Apparently, young people get a thrill out of debt. A recent study by Ohio State University researchers suggests that young adults feel a boost to their self-esteem when they pile on student loans and run up credit cards. Instead of being anxious and depressed, young adults feel “mastery.” The higher their debt loads, the more in control young people think they are of their lives. The researchers had assumed that borrowing for education would be viewed positively as an investment in the future, while charging on credit cards would be viewed negatively. But for young adults ages 18 to 27, all debt is good debt. That is, until they hit the ripe age of 28. At that point, the realities of the work world appear to take hold and these older and wiser adults start to worry about how much they owe. Here’s a good New York Times posting on the findings.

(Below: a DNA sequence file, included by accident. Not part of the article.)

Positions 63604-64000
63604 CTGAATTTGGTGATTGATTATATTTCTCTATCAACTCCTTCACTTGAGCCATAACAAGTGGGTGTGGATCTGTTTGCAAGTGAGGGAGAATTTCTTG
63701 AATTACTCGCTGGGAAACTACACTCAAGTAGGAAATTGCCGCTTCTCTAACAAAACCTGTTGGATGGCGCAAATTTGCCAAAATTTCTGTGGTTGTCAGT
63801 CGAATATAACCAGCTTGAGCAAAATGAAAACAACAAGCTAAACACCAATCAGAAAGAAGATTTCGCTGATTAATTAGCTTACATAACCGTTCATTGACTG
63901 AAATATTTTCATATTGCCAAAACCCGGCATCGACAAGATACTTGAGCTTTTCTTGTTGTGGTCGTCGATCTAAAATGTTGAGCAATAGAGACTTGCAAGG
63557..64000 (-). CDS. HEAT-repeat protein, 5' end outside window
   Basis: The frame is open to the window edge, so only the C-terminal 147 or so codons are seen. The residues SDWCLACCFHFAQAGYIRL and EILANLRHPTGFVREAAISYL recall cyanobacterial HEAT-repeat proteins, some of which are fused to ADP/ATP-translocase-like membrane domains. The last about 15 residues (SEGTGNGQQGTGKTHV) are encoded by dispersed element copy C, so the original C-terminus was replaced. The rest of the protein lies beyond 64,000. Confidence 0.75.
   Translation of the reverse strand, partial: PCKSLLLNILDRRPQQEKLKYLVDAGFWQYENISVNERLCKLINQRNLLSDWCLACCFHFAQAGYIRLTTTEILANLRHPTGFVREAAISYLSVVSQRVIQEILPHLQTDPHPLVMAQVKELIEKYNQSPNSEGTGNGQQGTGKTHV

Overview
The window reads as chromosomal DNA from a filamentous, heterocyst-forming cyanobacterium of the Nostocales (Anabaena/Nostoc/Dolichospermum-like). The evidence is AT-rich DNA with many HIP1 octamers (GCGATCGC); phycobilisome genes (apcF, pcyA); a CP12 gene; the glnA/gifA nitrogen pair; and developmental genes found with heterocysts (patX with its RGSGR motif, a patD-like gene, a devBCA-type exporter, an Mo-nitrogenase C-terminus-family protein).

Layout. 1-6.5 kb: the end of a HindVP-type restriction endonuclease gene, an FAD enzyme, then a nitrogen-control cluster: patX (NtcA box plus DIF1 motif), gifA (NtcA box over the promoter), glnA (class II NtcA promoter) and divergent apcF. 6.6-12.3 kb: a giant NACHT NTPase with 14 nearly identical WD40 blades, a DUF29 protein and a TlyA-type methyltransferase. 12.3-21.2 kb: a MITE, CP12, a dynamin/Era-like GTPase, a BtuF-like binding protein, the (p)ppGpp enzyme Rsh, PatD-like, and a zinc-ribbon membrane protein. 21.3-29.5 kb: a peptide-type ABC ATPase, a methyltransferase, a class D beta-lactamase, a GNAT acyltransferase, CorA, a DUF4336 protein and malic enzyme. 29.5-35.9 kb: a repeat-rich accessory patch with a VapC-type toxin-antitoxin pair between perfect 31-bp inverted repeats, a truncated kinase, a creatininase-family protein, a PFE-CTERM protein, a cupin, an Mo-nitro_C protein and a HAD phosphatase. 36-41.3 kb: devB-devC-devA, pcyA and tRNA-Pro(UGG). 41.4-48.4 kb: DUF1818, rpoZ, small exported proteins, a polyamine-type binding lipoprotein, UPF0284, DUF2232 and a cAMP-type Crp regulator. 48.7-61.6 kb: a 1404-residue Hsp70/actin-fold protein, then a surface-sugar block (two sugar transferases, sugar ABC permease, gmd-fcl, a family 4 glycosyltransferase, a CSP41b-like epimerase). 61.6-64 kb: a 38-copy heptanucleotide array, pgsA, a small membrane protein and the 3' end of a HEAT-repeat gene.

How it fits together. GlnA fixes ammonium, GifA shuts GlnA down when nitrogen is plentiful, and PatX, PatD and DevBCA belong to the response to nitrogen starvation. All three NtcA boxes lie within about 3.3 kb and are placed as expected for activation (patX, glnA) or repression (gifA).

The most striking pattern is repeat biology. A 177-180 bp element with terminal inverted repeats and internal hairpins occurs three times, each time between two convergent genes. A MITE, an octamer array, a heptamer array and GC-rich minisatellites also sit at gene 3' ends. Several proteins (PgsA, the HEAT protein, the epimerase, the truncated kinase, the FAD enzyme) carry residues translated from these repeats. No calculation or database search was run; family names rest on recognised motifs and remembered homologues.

This study seems to fit with a recent local news story reporting the Class of 2011 as the most indebted college graduates ever. The reporter asked some graduating seniors from an area college about their student loans. Two of the three interviewed said they owed about $100,000! It was shocking how unconcerned they seemed about paying back such a huge amount. The study suggests that young people need better advice about the potentially life-limiting consequences of debt. Here’s one financial strategy tip: Before committing to a college, students should know how much their monthly payment on their loan obligation is likely to be. Visit www.makingcollegepay.com to learn more.